When the past seems familiar

Andre Jackson, for the Editorial Board.

Another holiday season has raced upon us, somehow managing to temporarily pull past all the noisy debate, jostling, struggle, suffering and plain old disagreement that seems a constant of our modern world.

We can use the rest, putting aside for a few brief days at least some of the stress that comes as standard equipment in most of our lives. Thus, it is good that Christmas trees, menorahs, light strings and other holiday symbols have taken up strategic places in many homes and businesses across metro Atlanta, and the U.S.

The year-end holidays should be a time of fellowship, family and the renewal that can spring from celebrations and festive hours spent with friends and/or kin. It is natural at such times, we believe, to attempt, however briefly, to make sense of what seems a world gone mad.

There is nothing remotely new about that task, as the selection of commentary from decades past featured on this page today plainly reminds us. Fears of war — and actual war, human misery and other travail have greatly vexed previous generations. Ditto for public policy debates that seem without end. Newspaper letter writers in 1965 and 1990 complained about coverage of the Middle East on these pages. They voiced opinions about the state of public education here. Crime worried folks 50 years ago, way back in an era we now think of as a peaceful utopia in comparison with today’s fears of violence.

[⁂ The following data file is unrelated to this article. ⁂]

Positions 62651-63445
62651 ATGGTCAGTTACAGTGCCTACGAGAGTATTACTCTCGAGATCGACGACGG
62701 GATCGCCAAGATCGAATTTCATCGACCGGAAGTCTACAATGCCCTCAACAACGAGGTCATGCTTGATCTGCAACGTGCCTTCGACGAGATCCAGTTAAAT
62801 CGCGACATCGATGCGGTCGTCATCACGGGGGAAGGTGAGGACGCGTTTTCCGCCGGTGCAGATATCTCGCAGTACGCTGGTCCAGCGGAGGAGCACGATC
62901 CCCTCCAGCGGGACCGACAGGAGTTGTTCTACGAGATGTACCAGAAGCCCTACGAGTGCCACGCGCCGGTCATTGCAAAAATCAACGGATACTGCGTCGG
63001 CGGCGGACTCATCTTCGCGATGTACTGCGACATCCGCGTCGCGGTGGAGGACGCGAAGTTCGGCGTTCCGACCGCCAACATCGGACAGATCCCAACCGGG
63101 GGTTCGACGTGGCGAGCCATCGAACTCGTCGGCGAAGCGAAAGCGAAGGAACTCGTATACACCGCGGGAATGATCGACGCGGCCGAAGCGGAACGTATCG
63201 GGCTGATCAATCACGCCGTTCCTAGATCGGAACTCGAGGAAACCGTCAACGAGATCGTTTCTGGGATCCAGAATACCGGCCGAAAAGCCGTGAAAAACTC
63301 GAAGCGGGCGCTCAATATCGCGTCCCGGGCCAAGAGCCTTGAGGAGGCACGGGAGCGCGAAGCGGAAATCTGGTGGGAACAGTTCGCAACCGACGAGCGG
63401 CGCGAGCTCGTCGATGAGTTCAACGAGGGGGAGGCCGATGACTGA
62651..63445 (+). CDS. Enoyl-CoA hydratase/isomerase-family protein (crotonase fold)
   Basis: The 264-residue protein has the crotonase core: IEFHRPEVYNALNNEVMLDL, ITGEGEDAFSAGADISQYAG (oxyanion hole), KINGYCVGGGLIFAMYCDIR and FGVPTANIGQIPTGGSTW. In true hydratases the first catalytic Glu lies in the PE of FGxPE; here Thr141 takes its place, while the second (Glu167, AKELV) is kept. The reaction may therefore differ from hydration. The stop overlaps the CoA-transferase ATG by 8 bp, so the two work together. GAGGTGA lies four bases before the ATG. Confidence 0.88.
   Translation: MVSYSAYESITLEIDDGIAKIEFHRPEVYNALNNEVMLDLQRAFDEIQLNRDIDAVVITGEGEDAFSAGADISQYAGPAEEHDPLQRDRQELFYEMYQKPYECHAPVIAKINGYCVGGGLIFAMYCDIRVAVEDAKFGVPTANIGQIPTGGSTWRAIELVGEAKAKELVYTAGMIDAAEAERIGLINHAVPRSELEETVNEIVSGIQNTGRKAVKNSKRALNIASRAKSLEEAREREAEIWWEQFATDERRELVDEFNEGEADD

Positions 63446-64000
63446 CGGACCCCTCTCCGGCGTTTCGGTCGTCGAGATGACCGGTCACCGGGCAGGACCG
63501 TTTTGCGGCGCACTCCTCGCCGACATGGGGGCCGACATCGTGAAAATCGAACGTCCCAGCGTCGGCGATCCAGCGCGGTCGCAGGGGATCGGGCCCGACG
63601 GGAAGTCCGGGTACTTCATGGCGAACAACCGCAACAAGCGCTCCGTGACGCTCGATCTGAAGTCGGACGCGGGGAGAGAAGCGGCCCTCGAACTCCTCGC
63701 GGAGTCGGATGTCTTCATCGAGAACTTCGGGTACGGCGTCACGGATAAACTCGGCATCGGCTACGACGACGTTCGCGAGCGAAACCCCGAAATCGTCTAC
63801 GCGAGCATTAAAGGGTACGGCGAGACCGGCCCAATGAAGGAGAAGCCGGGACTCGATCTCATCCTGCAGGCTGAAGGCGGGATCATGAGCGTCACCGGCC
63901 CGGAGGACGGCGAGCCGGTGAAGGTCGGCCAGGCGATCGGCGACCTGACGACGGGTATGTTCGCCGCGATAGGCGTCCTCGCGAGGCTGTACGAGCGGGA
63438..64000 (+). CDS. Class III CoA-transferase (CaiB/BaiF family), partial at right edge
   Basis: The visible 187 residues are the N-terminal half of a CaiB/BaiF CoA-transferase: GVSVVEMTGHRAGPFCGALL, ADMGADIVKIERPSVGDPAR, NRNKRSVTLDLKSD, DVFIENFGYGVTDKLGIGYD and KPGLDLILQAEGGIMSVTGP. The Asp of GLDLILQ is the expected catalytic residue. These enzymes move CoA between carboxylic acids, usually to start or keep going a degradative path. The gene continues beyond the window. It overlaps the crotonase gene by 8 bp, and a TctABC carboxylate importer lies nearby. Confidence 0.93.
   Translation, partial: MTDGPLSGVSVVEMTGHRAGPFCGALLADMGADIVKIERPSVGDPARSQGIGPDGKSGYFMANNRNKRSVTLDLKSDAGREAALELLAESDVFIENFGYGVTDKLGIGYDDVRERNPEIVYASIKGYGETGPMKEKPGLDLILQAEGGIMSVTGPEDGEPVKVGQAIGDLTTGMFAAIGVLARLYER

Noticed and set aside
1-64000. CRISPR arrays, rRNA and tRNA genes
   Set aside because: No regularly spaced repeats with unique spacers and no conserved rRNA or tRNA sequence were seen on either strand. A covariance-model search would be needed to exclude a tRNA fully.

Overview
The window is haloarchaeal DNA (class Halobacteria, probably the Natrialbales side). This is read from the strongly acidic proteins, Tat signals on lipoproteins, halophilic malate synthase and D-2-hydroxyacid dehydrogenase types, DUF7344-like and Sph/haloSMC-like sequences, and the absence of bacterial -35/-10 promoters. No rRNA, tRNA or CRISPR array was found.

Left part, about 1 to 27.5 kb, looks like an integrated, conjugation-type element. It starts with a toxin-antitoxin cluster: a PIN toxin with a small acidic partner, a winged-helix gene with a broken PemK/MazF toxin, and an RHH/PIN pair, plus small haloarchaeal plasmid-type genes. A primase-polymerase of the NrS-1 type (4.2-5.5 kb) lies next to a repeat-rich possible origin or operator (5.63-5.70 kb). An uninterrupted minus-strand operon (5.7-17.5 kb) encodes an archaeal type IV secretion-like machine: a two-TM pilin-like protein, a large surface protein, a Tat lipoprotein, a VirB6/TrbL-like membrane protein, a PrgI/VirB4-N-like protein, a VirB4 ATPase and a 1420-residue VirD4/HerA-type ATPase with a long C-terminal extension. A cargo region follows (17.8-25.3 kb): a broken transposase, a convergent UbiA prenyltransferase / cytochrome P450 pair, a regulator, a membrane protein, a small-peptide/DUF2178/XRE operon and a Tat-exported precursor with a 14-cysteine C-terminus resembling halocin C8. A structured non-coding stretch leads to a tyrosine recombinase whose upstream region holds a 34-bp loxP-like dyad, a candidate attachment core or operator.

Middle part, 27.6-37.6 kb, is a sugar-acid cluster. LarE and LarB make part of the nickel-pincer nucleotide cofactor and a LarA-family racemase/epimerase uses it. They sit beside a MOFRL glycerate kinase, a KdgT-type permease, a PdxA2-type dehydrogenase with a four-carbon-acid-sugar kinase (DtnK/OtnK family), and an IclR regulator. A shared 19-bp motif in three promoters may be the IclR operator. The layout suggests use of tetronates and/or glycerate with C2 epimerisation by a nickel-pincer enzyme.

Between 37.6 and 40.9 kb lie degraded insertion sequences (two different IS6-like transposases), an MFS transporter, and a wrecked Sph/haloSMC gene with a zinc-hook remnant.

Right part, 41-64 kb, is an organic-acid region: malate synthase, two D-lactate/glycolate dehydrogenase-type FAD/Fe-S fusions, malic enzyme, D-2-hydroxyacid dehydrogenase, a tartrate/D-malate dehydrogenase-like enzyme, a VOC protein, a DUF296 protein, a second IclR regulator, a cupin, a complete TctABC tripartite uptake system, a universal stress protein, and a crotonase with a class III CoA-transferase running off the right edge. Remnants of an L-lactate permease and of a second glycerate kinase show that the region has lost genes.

The challenges and ways of our society and world have a way of sticking around over time. Comfort and worry alike shake out of that. The downtown Christmas Eve of 77 years ago described by Ralph McGill would seem familiar today, down to streetcars making the rounds on Atlanta streets.

Looking back while enjoying the holidays can remind us that previous generations have seen their share of deep travail too. They handled their challenges then. We will too.